California utilities commission fires its executive director
Following a meeting filled with charges and countercharges, the California Public Utilities Commission fired its executive director, Alice Stebbins, on a 5-0 vote Monday. The dismissal goes into effect Friday.
Commission President Marybel Batjer announced the decision after a virtual meeting in which Batjer outlined complaints about Stebbins’ hiring practices, followed by a 45-minute response from Stebbins and her attorneys.
Batjer did not elaborate on the decision that came after commissioners went into a three-hour closed session, but in her opening remarks, Batjer accused Stebbins of making false statements during an investigation surrounding the hiring of one employee and called her conduct “appalling and disgraceful.”
But Stebbins said she was let go because she and some members of her staff were looking into $200 million in uncollected fees and fines from companies the commission regulates and accused Batjer of impeding Stebbins’ attempts to rectify a “lack of fiscal responsibility and integrity” at the commission.
Stebbins, her attorneys and supporters who called in during the meeting’s public comment period also pointed to a cache of text messages from Batjer and other commissioners discussing the Stebbins case as violations of the state’s Bagley-Keene Open Meeting Act.
“I have been told by the commissioners, and it is clear from the text messages between themselves, the outcome of this hearing,” Stebbins said. “President Batjer, Commissioner [Clifford] Rechtschaffen and Commissioner [Liane] Randolph have told me they made up their minds to fire me before there was even a notice of hearing or meeting.”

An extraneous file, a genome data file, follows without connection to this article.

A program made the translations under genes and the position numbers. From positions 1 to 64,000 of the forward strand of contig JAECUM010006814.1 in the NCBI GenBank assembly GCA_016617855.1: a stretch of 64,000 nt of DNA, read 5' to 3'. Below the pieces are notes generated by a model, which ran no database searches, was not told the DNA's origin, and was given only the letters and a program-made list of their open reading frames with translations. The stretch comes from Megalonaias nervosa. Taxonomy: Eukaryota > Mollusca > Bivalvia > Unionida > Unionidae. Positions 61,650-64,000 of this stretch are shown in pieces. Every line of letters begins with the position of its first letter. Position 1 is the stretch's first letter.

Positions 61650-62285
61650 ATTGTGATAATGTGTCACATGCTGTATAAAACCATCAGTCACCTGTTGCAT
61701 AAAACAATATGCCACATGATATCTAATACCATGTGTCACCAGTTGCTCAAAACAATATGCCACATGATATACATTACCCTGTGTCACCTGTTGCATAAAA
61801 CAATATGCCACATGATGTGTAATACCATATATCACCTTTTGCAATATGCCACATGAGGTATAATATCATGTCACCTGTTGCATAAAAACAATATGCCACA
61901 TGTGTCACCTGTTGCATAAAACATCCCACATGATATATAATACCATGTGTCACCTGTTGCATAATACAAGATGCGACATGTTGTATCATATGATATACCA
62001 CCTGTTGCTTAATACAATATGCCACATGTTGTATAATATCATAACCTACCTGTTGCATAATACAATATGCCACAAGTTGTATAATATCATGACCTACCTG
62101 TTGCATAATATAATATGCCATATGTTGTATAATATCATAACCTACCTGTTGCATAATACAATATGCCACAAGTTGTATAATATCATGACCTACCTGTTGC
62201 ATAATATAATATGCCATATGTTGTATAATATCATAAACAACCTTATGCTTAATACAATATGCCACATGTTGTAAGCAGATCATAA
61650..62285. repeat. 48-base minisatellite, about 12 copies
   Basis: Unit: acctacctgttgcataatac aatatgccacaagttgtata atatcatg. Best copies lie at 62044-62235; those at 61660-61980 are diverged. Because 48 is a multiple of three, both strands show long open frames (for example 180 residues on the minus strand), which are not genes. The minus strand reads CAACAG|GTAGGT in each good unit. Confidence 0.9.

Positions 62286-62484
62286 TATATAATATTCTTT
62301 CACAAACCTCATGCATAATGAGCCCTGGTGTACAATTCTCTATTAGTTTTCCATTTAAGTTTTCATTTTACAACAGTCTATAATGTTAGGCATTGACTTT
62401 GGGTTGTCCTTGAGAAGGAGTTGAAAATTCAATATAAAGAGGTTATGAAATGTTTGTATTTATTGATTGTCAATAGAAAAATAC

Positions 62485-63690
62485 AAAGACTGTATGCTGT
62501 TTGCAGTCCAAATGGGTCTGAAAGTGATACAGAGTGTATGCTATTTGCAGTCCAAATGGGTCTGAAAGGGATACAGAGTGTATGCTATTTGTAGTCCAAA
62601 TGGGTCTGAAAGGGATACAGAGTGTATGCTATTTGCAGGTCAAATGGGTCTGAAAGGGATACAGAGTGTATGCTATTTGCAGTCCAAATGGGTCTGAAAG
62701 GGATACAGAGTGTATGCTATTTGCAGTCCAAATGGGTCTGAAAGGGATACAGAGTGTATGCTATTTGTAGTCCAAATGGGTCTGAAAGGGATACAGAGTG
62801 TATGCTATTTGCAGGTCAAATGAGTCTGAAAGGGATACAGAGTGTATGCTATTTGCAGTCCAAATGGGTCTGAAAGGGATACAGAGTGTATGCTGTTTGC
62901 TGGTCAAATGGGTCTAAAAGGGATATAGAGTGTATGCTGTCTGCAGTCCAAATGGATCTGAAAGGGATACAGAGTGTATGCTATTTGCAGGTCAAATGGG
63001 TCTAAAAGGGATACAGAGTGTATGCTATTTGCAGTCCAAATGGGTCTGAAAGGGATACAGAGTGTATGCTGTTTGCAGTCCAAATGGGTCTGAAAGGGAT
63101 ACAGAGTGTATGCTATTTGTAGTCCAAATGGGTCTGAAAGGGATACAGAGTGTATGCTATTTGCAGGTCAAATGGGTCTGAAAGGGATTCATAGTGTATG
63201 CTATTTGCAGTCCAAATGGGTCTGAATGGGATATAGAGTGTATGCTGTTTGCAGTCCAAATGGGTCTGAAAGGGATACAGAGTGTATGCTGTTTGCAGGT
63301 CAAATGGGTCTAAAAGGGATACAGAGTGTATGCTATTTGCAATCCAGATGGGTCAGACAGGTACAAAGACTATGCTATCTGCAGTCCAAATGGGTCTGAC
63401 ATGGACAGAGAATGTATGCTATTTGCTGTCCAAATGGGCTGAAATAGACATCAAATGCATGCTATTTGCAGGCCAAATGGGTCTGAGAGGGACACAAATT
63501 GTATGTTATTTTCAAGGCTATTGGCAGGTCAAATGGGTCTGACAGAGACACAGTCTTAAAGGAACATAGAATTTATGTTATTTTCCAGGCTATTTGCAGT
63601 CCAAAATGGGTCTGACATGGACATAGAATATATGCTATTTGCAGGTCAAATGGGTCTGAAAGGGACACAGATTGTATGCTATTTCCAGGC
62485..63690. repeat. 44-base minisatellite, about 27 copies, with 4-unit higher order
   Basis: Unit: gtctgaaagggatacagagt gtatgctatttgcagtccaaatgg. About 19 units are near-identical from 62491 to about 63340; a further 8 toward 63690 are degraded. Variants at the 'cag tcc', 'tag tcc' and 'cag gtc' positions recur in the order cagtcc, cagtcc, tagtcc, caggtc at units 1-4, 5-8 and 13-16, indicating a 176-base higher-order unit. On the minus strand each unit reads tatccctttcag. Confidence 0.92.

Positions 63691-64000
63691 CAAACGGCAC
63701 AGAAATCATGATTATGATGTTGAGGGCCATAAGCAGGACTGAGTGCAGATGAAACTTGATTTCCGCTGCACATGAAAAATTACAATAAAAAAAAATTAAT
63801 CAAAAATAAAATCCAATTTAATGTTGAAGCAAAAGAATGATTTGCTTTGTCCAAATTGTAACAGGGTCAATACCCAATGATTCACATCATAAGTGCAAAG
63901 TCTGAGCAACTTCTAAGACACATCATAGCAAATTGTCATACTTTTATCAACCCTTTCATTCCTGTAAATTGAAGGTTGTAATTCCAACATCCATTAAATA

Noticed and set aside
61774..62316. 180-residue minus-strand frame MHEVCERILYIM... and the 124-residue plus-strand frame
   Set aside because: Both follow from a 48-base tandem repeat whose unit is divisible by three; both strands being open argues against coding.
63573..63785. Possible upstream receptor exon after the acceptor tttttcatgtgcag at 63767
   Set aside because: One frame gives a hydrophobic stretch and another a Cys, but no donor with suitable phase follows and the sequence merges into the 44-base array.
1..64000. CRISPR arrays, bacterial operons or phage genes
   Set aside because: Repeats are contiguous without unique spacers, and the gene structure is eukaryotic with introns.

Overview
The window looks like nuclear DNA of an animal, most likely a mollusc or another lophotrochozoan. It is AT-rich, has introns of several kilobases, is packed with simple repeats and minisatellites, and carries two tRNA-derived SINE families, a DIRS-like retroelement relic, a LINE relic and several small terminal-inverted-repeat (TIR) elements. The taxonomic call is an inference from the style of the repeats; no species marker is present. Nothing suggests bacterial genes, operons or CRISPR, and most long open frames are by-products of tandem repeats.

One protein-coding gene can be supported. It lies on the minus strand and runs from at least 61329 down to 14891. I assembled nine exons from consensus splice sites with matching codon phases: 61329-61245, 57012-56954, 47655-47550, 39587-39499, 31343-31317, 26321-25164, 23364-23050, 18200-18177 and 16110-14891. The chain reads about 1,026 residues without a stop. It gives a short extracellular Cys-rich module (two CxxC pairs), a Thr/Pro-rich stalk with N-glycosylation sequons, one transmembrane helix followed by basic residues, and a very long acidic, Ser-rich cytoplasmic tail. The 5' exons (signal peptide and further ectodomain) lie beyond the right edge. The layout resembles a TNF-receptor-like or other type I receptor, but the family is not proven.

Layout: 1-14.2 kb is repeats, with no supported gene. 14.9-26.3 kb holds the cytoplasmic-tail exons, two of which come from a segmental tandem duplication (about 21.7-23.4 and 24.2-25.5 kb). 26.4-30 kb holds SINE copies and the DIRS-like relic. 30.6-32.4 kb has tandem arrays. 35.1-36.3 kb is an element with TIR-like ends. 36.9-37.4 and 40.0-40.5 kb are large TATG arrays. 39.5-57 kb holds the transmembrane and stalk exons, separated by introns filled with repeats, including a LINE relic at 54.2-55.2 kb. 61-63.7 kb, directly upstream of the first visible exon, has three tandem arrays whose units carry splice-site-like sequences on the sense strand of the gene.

Batjer, in her 15-minute presentation before Stebbins spoke, denied there was any vendetta against Stebbins and said the $200-million figure is incorrect. Batjer said there is $49.9 million in outstanding funds, but that large portions have not been collected so far because utilities have appealed them, so the money cannot be pocketed until each case is resolved.
“It’s near certain that we will be forced to ask the utilities to cut off power to millions today to balance supply and demand — today, tomorrow and perhaps beyond.”
Batjer’s remarks did not address the text messages, but a commission spokeswoman recently told the San Diego Union-Tribune that there was no violation of the open meeting law and that personnel matters “were discussed by the commissioners in legal, properly noticed closed sessions.”
Karl Olson, one of Stebbin’s attorneys, said Bagley-Keene forbids “serial meetings like this to arrive at a collective consensus and that’s exactly what you all have done. ... The commission has scoffed at that law and scoffed at Article I, Section 3 of the California Constitution, which was adopted by an 83% vote of the people and requires open meetings.”
The heart of the case against Stebbins concerned some hirings she made in her two years as executive director — essentially, the chief of staff — of the commission that oversees privately owned electric, natural gas, telecommunications, water and transportation companies.